Matt Damon disproves the stereotype of celebrities as selfish, spoiled individuals who waste their fortunes on frivolous purchases like ostentatiously large homes and thousand-dollar shoes without giving any of it to charity. Despite what people may think and the persona that some celebrities seem to give off based on their portrayal in the media, many celebrities are actually involved with charitable missions and Hollywood A-lister Matt Damon is one such celebrity.

Damon attended the annual meeting of the World Economic Forum in Davos, Switzerland last week to address the global water crisis before a crowd of 3,000 delegates. Through water.org, the non-governmental foundation he established in 2009 with Gary White and his partnership with Belgian beer company Stella Artois formed five years ago, Damon hopes to bring awareness to the shortage of clean and accessible water around the world. According to the water.org website, the organization has already provided access to safe water and sanitation to 5 million people around the world, but they aim to reach millions more.

Water scarcity has been on the World Economic Forum’s list of top threats for the past seven years, but the main hurdle in the shortage, according to Damon, is “just explaining that there is an issue.” Because access to sanitary water is second nature to first world nations, many people do not even realize that there is a problem, or they do not understand the severity of the global water crisis. “One of the first hurdles we have in the west is that it’s really hard for people to relate to this,” said Damon. “If you grow up in Europe or America, chances are you’ve never been thirsty in your entire life, and you’ve never been more than five meters away from a clean drink of water.”

Yet, the WEF classifies the lack of access to clean water as a “risk multiplier,” meaning it contributes to the major issues plaguing the world today, such as the refugee crisis and lack of growth in developing nations. Research from the World Bank has found that “water stress” could limit growth in some nations by up to 6 percent by the year 2050, which is likely to cause “extreme societal stress” in regions like the Middle East and Africa, triggering mass migration in the search for water and survival. Furthermore, the World Bank predicts that water availability in cities could decline by as much as two thirds by 2050 due to climate change and competition over energy generation.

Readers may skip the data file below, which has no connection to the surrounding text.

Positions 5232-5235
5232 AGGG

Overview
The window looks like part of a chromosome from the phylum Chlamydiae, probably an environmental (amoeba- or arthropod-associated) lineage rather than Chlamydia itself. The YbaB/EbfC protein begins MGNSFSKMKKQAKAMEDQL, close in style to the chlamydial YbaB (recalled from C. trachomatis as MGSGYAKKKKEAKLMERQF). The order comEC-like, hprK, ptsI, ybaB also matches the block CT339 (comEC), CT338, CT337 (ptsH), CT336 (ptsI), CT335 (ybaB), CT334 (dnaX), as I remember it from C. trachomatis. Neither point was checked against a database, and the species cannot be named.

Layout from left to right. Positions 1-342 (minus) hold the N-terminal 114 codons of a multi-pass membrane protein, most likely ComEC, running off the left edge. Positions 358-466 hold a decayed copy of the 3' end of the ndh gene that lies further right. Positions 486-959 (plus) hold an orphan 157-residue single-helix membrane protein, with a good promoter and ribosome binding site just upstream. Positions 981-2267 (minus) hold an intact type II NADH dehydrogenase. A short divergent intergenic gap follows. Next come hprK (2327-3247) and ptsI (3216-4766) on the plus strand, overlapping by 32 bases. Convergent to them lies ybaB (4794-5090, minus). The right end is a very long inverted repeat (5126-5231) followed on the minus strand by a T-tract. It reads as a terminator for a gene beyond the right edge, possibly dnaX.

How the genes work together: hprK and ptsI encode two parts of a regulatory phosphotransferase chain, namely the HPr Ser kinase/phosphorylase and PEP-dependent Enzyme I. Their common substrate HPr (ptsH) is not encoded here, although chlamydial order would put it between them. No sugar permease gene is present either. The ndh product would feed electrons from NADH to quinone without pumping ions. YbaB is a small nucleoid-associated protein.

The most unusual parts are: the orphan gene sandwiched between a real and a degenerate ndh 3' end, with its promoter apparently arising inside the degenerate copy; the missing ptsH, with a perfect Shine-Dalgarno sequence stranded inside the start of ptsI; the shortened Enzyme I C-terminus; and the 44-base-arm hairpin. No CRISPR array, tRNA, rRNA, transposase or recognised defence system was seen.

One of the campaigns that Damon is working on with Stella Artois is called the “Buy a lady a drink” campaign because it is predominantly the women and girls in developing nations who suffer the most from the shortage of water; they are the ones responsible for collecting water, and their education often suffers as a result. This campaign is encouraging customers to purchase branded chalices, for which Stella Artois will donate $6.25 to water.org for every chalice sold. AB inBev, Stella Artois’ parent company, is also pledging to provide six months of clean water for someone with every pack of beer bought over the next month.

Ricardo Tadeu, African Zone President of AB InBev, Stella Artois’ parent company, is confident that their combined efforts will make an impact in the global water crisis. Water.org and Stella Artois have worked together for five years, brining clean water to 800,000 people. Tadeu believes that they will accomplish their goal of reaching 3.5 million people by 2020, and that if they double their efforts over the next five to ten years and get about 50 more companies around the world involved, that could be the solution to ending the global water crisis.

Damon, too, has faith that the millennial generation is engaged with and attuned to the world’s problems, and that the opportunity to change someone’s life with a pint of beer will have a huge impact on combatting the world’s water shortage.